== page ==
Career Advice Tuesday – “My Manager Won’t Let Me Go”

February 16, 2010

Dear Infosecleaders:

I’m currently working as a system administrator in huge networked environment. Good place, good team, fair compensation.   Although I have enjoyed my current position, I am getting burnt out on doing systems administration and operations work.    My passion lies in security and recently I received an invitation to join the information security team, that I accepted.

However my boss (operations head) wont’ let me go easily.   And he told me: “If you think this is the right move I won’t stand in your way”. 

I attempted to tell him that this is my passion and what I like to do.  However he keeps giving me new projects and new work thinking that I will get the idea out of my mind.  He is wrong.  The more work that he gives me, the more frustrated I become. 

I really would like need some advice in demonstrating to my current boss that a move into information security is both a good move for me and a good move for the company. 

How can I go about doing this is a way that will accomplish my goal and not hurt his pride?

Signed,

“Career Captive”

Dear “Career Captive”:

I appreciate your sense of loyalty to your manager but I want you to understand that he has made it clear that he is more concerned with his own career than yours.  As soon as you become aware that he is not looking out for your personal best interests, I believer the more comfortable you will become in being more direct about your intentions to transition to information security.

The bottom line here is that information security is your passion.  You have been rewarded (by the company) for doing a good job in operations, by getting the opportunity to transition to information security.  It is clear that there is someone (positioned higher than your boss) that understands the value of good employees and the cost of losing them.   I think that it is time that you made your manager aware of this, in a more direct, and clear manner.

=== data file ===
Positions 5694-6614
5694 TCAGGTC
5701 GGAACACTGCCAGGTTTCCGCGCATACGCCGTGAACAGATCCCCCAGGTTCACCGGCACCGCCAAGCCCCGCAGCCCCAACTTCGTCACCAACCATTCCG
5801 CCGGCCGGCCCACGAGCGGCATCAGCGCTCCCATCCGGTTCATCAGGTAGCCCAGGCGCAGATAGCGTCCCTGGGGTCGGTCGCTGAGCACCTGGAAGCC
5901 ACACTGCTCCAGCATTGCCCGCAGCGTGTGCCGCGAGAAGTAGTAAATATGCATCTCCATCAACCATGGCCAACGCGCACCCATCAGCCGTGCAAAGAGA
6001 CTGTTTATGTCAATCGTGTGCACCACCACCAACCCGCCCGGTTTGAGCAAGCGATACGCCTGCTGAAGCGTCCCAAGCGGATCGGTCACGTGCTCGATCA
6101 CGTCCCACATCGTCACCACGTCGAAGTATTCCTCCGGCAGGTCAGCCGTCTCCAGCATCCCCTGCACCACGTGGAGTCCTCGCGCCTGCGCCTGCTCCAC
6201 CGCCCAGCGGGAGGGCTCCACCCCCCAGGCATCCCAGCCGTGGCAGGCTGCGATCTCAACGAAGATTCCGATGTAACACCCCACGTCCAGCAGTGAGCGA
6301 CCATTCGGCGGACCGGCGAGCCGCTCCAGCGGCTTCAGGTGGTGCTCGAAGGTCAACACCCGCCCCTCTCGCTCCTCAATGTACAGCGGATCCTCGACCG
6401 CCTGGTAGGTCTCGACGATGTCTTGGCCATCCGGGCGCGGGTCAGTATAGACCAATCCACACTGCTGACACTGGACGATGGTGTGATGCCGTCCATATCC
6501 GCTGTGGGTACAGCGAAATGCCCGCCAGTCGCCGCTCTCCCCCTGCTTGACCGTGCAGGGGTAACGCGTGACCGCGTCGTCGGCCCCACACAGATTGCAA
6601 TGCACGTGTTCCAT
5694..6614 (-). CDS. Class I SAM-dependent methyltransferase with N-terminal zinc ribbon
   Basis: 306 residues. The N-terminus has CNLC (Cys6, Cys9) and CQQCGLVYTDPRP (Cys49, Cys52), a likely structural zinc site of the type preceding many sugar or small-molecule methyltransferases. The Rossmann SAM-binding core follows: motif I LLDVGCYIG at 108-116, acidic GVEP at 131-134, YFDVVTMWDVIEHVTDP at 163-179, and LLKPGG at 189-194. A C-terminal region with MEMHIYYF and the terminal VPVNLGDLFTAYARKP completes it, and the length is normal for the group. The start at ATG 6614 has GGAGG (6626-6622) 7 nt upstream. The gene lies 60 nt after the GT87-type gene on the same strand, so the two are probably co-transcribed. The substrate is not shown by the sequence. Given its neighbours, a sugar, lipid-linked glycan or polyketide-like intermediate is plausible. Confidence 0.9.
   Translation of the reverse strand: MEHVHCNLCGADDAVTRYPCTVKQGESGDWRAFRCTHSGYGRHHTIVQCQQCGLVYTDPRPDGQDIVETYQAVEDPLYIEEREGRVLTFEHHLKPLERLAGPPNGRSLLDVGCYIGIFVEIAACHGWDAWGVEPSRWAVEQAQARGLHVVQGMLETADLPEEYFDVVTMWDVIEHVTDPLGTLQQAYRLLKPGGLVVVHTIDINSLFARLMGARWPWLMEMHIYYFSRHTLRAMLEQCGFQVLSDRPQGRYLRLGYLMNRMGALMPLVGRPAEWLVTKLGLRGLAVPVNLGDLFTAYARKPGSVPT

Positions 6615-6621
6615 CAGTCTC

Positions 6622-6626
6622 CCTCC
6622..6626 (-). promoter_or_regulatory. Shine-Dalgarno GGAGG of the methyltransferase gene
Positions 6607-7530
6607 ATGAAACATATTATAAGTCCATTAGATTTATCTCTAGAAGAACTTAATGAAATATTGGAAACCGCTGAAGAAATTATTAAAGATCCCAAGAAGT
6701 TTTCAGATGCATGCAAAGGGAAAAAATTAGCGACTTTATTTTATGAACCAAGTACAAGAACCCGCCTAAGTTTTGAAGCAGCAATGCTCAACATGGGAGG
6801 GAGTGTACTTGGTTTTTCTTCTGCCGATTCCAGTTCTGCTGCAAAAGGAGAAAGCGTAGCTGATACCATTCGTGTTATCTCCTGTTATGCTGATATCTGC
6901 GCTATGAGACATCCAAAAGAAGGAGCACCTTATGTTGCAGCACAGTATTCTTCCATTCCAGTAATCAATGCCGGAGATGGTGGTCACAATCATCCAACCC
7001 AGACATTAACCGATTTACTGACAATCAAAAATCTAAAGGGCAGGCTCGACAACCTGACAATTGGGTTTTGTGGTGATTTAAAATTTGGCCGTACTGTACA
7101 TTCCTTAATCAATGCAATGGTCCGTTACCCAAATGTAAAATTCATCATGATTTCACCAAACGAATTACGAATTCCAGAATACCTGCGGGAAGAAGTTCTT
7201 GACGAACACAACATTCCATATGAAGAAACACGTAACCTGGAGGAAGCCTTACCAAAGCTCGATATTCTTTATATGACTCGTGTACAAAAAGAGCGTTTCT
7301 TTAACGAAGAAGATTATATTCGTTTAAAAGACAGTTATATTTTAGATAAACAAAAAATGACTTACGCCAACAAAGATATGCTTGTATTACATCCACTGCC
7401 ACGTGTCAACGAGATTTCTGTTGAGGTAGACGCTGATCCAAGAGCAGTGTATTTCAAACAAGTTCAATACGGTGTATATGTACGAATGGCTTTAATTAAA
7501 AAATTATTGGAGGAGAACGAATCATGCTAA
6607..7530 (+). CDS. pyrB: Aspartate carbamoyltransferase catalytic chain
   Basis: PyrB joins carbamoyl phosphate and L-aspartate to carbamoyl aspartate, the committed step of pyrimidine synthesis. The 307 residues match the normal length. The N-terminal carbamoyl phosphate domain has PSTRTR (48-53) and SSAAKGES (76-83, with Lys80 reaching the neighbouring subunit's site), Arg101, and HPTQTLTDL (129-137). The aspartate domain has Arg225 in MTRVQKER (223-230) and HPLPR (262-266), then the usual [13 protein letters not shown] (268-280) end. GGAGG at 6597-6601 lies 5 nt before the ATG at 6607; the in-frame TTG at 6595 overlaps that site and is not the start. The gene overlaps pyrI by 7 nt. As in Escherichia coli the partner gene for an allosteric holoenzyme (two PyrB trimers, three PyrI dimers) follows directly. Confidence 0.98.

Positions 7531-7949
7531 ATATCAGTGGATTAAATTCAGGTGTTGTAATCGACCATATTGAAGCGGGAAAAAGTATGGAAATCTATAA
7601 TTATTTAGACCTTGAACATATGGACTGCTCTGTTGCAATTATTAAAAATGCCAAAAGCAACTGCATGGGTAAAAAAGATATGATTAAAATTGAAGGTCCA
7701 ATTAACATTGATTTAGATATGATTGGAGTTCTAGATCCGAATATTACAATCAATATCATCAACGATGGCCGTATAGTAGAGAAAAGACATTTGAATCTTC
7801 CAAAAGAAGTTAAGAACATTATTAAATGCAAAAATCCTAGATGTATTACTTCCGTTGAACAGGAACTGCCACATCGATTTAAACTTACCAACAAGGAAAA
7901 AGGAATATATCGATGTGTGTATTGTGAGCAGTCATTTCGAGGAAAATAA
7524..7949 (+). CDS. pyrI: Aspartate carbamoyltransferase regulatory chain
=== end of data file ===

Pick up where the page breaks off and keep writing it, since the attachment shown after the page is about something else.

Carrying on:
The first thing that I want you to do is to set up a meeting with your manager during non work business hours.  This can be in the early AM, lunch time (if you go to a place off campus), or after work – whatever your manager prefers.  Prior to this meeting, I want you to write a letter that explains your contributions to the company and your current team.  In that letter I want you to explain your career goals and your passion for information security.

When the meeting comes, you should begin the meeting by saying that you have been very disappointed by his recent demands and his attempts for holding you back.  (This will be difficult, but lets face it the first time you tried it did not sink in.)  You should explain to him that out of respect for him, you have delayed your transition, but out of respect for you, he should allow it to happen and support your efforts.   At this time, you can reference all of the recent successes that you have had working for him and the company in your operations role.  You can then explain to your manager that if the internal transfer opportunity did not come about, you were going to begin to look outside the company for an information security role.  The internal transfer enables you to stay with the company (a good thing for everyone) and pursue your career goals and passions (which is a good thing for everyone – but him).    At this time, he should realize this, and provide you his blessings.  If he does not, this is where you can hand him the hand written note.  A handwritten note is a powerful tool – it is more permanent than e-mail  Ask him to read it at night, and see if it changes his mind the next day.

At the end of this exercise, if this does not sink in, and he does not provide you with his blessing to transition, I would get the new manager involved.  I would explain to your new manager that he needs to step in to expedite your transition to the information security team.  I am pretty confident that this should end your time in “career purgatory”.

Also, as a side note, good for you to transition your career from systems administration/ops to security – you have built a great foundation of skills for an information security professional.  We have seen many talented information security professionals begin their careers this way!

Hope this helps,

Lee and Mike

Posted by lee | Filed Under Advice, Career Advice Tuesday 

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